A graduate of Cornell and the New York University School of Law, he lives with his wife and two sons in Irvington, New York. But she had heard Perkins trashing someone else who had gotten sick on the rolling sea. Some years earlier, on a different yacht that Perkins owned, a friend became queasy. Turkey has a great dynamism. Part art, part science, and part magic, sailing was a way of commerce for thousands of years.
And Perkins was in a hurry. He got to twelve before concluding he ought to start worrying about his own mortality. For his part, Perkins—at sixty-three, no young playboy—was hardly the embodiment of glitz. About the Author: David A. Though Steel and Givenchy were close friends, the count had not met Perkins before.
The guest was Perkins, a venture capitalist who had bankrolled the modern Silicon Valley and made it part of the American imagination. It had been the instrument of global discovery going back to antiquity. But his 1,367-ton square-rigger would be more New Old Thing than mere tribute to the past. Nobody confused the buttoned-down, shipshape orderliness of the New York Yacht Club with the free spirits running a regatta right off the shoals of Saint-Tropez. In the process, he had become fabulously wealthy himself and amassed great power.
The smaller—and slower—boats began their part of the race first. In short, this is a revolutionary machinethe most significant advance in sailing in 150 years. In all sectors, big investments are going on. It was the first October weekend of 1995. Built in 1915, Mariette was deemed one of the masterpieces of Nathanael Greene Herreshoff, the legendary naval architect.
And in 2006 his res. In recent years, Çira˜gan had become a five-star hotel that the government used to entertain heads of state and other dignitaries. His clients were the barons of his day: William Randolph Hearst, J. Kaplan takes us behind the scenes of an extraordinary project and inside the mind of a larger-than-life character. Kaplan is the former legal affairs of Newsweek, where he covered the Court for a decade. It hardly helped that she was suffering from advanced cancer, an illness that had claimed his own wife. The Extraordinary Tale of the World's Greatest Sailboat and the Silicon Valley Tycoon Who Built It As the dominant venture capitalist of Silicon Valley, Tom Perkins had seemingly done it all—from amassing a billion-dollar fortune to getting himself convicted of manslaughter in France.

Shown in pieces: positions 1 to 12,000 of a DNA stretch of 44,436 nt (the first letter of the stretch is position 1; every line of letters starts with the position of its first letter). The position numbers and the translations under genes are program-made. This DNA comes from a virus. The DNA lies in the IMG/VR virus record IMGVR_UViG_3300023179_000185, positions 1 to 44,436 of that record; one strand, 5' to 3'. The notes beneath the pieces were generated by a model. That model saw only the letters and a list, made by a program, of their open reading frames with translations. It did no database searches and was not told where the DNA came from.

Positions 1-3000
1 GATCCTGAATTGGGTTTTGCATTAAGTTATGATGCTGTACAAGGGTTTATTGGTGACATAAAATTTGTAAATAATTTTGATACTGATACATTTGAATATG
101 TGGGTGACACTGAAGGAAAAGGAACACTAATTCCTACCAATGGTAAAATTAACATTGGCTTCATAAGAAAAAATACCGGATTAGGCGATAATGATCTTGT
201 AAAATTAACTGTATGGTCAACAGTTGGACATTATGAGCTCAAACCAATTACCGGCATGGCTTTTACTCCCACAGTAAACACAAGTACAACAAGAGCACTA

Along the way, he also managed to get himself convicted of manslaughter in France and become Danielle Steel's Husband No. We discover why any sane man would gamble a sizeable chunk of his net worth on a boat; we meet the cast of engineers who conspired with him; and we learn about the other two monumental yachts just built by gazillionaires that Perkins is ever eyeing. The bridge looks like something out of Star Trek. Kaplan is a senior editor at Newsweek. In the risky business of providing start-up capital to fledgling entrepreneurs—and backing enough big winners to offset all the losers—Perkins performed the alchemy of turning millions into billions. But the Nioulargue was glitz—with its spectacular array of multimillion-dollar period yachts and the gold-diggers and gawkers who wanted to get close to them.
Along the way, he also managed to get himself convicted of manslaughter in France and become Danielle Steel's Husband No. With keen storytelling and biting wit, Newsweek's David A. He wanted people, technology, things, to do what he asked, to be what he expected. Given both advances in materials science and the explosion of dot-com lucre, two other American tycoons were attempting about the same thing. Sailing was beautiful, dangerous, enduring, primordial, noble.
This modern clipper ship is as long as a football field and forty-two feet wide, with three rotating masts, each twenty stories high, and a bridge straight out of Star Trek. The bridge looks like something out of Star Trek. On glossy calendars, she is to yachting what Raquel Welch used to be to bathing suits. He and his family live in Irvington-on-Hudson, New York. Perkins loved that kind of book not just because it was intellectually challenging, but because it ratified his view of things—that there was a transcendent, objective mathematical reality that underlay everything and that it existed regardless of human thought. Gone are all the deckhands to climb the yardarms. This year would be different.
The Falcon was the ultimate prize—a boat nobody else could have conjured up, a fantasy that made him a visionary, a fool, or both. But the two eighteen-hundred-horsepower engines performed flawlessly, the electronics showed only minor hiccups, the experimental sailing rig was still standing, and nothing leaked. Spine creases, wear to binding and pages from reading. In his brief remarks, delivered with a few well-rehearsed Turkish sentences spliced in, Perkins praised the work ethic of the Turks. Is that really how democracy is supposed to work? This modern clipper ship is as long as a football field and forty-two feet wide, with three rotating masts, each twenty stories high, and a bridge straight out of Star Trek. In the land of venture capital, he often said that it was individuals who caused the problems and only rarely the technology.